Extensible Linking Format, aka Extensible Linking Format, is a historical binary executable format created in 1999. In computing, the Executable and Linkable Format (ELF, formerly named Extensible Linking Format), is a common standard file format for executable files, object code, shared libraries, and core dumps. First published in the specification for the application binary interface (ABI) of the Unix operating system version named System V Release 4 (SVR4), and later in the Tool Interface Standard, it was quickly accepted among different vendors of Unix systems. In 1999, it was chosen as the standard binary file format for Unix and Unix-like systems on x86 processors by the 86open project. Read more on Wikipedia...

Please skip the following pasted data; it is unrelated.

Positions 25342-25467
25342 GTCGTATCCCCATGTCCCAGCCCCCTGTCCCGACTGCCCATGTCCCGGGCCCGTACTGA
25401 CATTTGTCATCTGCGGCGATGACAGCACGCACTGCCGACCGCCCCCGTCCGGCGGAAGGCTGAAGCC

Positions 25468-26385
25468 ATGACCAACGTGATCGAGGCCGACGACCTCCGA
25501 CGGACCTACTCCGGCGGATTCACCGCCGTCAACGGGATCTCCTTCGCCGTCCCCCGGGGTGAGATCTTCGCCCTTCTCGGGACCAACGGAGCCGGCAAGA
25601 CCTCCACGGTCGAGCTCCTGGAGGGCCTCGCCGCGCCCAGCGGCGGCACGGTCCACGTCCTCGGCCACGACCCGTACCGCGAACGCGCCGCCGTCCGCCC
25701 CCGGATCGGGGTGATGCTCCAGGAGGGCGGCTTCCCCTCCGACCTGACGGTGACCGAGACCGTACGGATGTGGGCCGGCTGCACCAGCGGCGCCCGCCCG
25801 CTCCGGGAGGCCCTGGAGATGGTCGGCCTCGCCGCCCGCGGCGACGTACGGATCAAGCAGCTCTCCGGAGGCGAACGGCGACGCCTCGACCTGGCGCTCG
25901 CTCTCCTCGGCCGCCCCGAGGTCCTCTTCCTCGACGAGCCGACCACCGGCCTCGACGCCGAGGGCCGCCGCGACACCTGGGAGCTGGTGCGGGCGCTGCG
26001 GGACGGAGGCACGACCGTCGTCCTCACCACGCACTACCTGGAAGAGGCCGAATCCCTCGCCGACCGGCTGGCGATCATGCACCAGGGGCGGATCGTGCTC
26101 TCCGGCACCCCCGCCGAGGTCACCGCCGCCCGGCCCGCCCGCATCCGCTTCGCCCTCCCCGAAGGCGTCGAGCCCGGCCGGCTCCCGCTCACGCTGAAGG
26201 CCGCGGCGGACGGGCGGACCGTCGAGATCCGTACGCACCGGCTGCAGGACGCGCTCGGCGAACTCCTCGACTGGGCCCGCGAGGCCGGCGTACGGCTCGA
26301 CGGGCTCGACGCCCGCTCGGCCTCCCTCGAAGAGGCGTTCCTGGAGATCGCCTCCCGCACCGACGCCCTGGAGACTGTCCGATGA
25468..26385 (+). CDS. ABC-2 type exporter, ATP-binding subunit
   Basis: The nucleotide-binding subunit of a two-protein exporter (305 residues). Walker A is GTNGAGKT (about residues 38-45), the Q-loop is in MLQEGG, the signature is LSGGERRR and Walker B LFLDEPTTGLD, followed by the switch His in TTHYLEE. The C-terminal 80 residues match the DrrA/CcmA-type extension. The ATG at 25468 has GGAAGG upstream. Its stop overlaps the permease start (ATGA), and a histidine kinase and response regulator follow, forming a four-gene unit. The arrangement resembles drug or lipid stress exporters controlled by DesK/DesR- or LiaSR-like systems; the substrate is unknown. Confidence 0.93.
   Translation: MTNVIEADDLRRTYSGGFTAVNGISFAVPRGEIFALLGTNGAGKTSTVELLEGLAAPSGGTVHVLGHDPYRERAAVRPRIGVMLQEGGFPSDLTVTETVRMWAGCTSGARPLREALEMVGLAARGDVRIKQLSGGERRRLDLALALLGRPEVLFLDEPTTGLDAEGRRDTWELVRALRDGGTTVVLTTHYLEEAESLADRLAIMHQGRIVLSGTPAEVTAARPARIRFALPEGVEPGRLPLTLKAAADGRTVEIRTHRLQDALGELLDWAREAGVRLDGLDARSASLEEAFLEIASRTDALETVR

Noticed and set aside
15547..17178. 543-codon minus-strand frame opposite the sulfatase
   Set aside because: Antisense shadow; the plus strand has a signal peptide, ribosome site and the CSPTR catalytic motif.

- Extensible Linking Format ranks in the top 50% of languages
- the Extensible Linking Format wikipedia page
- Extensible Linking Format first appeared in 1999
- tryitonline has an online Extensible Linking Format repl
- See also: unix, x86-isa, ascii, linux, solaris, freebsd, sparc, mips, powerpc, arm, risc-v, coff, preferred-executable-format, android, atmel-avr, ia-32
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Last updated November 16th, 2019